“It’s a very narrow band of issues that tend to divide us, but I think the important thing is that my job as a representative is to represent this district and do it in a way which reflects the will of this district,” said Rapp. “We’re in the governing season, so we need to work together for the good of North Carolina. This is not the political season.”
Nuts and bolts
Republicans rode a tide of dissatisfaction this past November, making significant gains all the way from Congress down to the most local and basic levels of government. Two boards of commissioners in the state’s westernmost counties, Jackson and Macon, both swung right for the first time in many years. In Jackson County, for example, Democrats relinquished a 16-year iron grip — in the previous election, by contrast, Republicans had been unable to win a single seat on that board.
Voters, dissatisfied with economic hardships and what many dubbed empty promises by Democratic leaders, responded to conservative assurances of fiscal responsibility, fat cutting and generalized messages of change.
Now state Republican leaders must pay the bill after winning those elections, knowing full well that high tide can as easily turn to low tide if frustrated voters decide they can’t govern any more effectively than the Democrats they swept from power. Davis said House leaders have already warned members not to introduce legislation containing new spending.
Francis De Luca, president of Civitas, a right-leaning North Carolina thinktank, said he believes that it is important to note this historic power shift extends beyond simply counting up Republicans in both chambers of the General Assembly. De Luca believes the House and Senate will prove more philosophically aligned this go-around than at any other time in recent history. Although Democrats held control of both chambers, De Luca said Democratic senators often proved more liberal than their Democratic counterparts in the House, and so the two chambers subsequently sometimes foundered when passing legislation.
“There will be more cooperation,” De Luca said flatly. “And priority No. 1 and priorities numbers 2 and 3 will be — balance the budget.”
Oh, that pesky shortfall
The number is so large — $3.7 billion — the outcomes can be difficult to comprehend. But here’s what those numbers, in concrete fallout for North Carolina residents, could mean. Sam Greenwood, a longtime county manager in Macon who now serves as town manager of Franklin, pointed to the following issues: possible privatization of the state-run Alcoholic Beverage Control; the looming threat of the state forcing counties and towns to take over maintenance of secondary roads; elimination of state funding that towns rely on to repair or build local streets and sidewalks (called Powell Bill money, it comes from a portion of the gas tax that’s distributed back to local jurisdictions each year).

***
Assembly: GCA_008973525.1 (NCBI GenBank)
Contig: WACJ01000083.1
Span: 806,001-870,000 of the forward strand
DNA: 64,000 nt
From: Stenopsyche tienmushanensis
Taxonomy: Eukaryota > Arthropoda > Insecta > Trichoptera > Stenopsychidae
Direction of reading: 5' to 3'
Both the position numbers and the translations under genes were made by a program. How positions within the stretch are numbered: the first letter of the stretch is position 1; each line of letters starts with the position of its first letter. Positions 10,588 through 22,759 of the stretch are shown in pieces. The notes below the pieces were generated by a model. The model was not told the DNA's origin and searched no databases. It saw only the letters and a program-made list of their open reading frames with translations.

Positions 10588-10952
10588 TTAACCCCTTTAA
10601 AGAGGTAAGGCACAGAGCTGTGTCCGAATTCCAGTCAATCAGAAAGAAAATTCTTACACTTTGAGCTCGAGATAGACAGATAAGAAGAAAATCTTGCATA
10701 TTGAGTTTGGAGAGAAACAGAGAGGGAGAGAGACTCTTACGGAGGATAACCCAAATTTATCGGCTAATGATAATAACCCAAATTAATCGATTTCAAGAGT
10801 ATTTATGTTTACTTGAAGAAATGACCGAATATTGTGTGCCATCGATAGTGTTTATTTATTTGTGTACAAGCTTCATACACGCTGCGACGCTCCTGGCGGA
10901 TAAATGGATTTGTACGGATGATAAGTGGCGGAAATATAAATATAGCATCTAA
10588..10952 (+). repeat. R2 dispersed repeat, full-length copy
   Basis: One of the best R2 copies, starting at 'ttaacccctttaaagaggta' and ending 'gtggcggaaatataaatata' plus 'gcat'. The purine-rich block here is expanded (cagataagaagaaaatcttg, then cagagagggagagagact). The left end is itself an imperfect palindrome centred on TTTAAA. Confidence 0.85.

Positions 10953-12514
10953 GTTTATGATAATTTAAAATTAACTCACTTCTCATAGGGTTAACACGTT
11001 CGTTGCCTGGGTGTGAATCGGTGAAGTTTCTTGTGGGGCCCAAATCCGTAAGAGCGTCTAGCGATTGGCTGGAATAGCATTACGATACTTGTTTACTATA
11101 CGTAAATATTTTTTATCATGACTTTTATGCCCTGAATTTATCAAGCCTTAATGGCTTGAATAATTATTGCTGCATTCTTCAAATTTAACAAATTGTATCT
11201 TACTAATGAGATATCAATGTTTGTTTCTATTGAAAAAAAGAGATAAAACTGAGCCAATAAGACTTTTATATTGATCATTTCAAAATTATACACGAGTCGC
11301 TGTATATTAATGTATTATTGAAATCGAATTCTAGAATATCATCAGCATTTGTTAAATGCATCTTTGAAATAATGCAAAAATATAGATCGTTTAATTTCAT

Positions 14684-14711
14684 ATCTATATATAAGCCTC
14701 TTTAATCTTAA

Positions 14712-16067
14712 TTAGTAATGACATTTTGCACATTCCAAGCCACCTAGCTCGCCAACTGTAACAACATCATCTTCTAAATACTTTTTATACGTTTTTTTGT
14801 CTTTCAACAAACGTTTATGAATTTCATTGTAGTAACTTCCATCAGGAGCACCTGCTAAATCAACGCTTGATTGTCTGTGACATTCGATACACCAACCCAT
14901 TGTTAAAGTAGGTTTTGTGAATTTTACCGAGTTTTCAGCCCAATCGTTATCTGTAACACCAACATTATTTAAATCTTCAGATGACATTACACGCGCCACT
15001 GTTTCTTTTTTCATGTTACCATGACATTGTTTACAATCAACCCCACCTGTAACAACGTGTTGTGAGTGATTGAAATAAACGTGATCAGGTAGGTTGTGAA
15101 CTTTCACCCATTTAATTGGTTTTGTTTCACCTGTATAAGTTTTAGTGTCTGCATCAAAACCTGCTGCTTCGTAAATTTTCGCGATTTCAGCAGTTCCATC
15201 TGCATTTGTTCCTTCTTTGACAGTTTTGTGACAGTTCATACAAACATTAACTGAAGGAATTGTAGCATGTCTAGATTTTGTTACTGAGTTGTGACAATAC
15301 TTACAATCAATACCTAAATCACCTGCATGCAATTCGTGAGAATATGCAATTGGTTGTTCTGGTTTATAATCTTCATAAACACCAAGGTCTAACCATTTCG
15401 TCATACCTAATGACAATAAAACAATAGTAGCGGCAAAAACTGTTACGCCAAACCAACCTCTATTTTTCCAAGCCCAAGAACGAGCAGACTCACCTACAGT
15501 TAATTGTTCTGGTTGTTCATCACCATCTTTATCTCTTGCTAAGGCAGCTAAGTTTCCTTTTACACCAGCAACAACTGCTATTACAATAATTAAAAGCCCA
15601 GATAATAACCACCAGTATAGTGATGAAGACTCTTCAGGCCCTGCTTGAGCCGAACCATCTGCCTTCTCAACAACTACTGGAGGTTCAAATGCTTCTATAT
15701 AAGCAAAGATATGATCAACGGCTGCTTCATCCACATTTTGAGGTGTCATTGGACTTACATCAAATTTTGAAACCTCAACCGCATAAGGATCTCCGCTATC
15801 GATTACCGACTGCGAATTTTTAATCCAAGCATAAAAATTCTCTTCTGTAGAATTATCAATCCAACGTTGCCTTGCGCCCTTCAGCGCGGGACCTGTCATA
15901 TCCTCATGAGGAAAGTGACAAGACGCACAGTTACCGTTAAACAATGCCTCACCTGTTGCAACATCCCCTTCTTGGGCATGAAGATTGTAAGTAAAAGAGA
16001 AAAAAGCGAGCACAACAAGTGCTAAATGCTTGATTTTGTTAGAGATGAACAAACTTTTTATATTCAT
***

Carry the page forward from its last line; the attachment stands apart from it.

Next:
“Essentially, we are just along for the ride,” Greenwood said.
Gov. Perdue proposed the possibility of privatizing the ABC system as one means of generating additional revenue. The idea has received some support from incoming Republicans, though not from all. Local governments have been busy lately passing resolutions opposing such a move. This amidst worries yet another local revenue stream would dry up.
North Carolina is only one of 18 control states in the nation. This means the state government regulates liquor sales, purchases, transportation, manufacture, consumption and possession, unlike in neighboring Georgia and South Carolina, where private businesses oversee most of those operations.
A report is expected this month by a Chicago-based consulting firm hired to analyze potential revenue gains of letting vendors overtake the business.
Rep. Thom Tillis, R-Cornelius, the Republican’s choice for House speaker, has said he expects the ABC privatization issue will be considered when the General Assembly convenes. He characterized such a move as possibly being in line with Republican intentions to streamline state government.
From a county government perspective, interim Jackson County Manager Chuck Wooten is expecting funding for social services, health and transportation to be reduced below current levels.
“If this happens, I would guess that the county can either provide additional funding or make reductions in these budgets,” Wooten said. “I suspect the latter will be the recommendation, since I don’t anticipate significant new revenues for the upcoming year.”
One important challenge for local governments involves timing, Wooten said, as in “when we know the actual (level) of support from the state. With such a large deficit to deal with, it could be late summer before a budget is finally adopted. At the same time, with a new majority in the General Assembly, they could expedite the budget process rather than delay the inevitable.”
Wooten, who just retired after 30 years of overseeing Western Carolina University’s finances, anticipates cuts to the state’s K-12 system and community colleges, and to universities such as WCU.
UNC system President Tom Ross has requested campuses plan for a 15-percent budget reduction.
“Since such a large portion of the budget is related to personnel costs, a 15-percent budget reduction could result in possible reductions in force. I’m sure this would be the last resort, but … it may not be able to be avoided.”
Wooten added that he doubts there will be any new money for capital needs and probably very little repair and renovation money. These needs, he said, are accumulating and threaten to become “a real issue statewide if funds are not provided to properly maintain existing facilities.”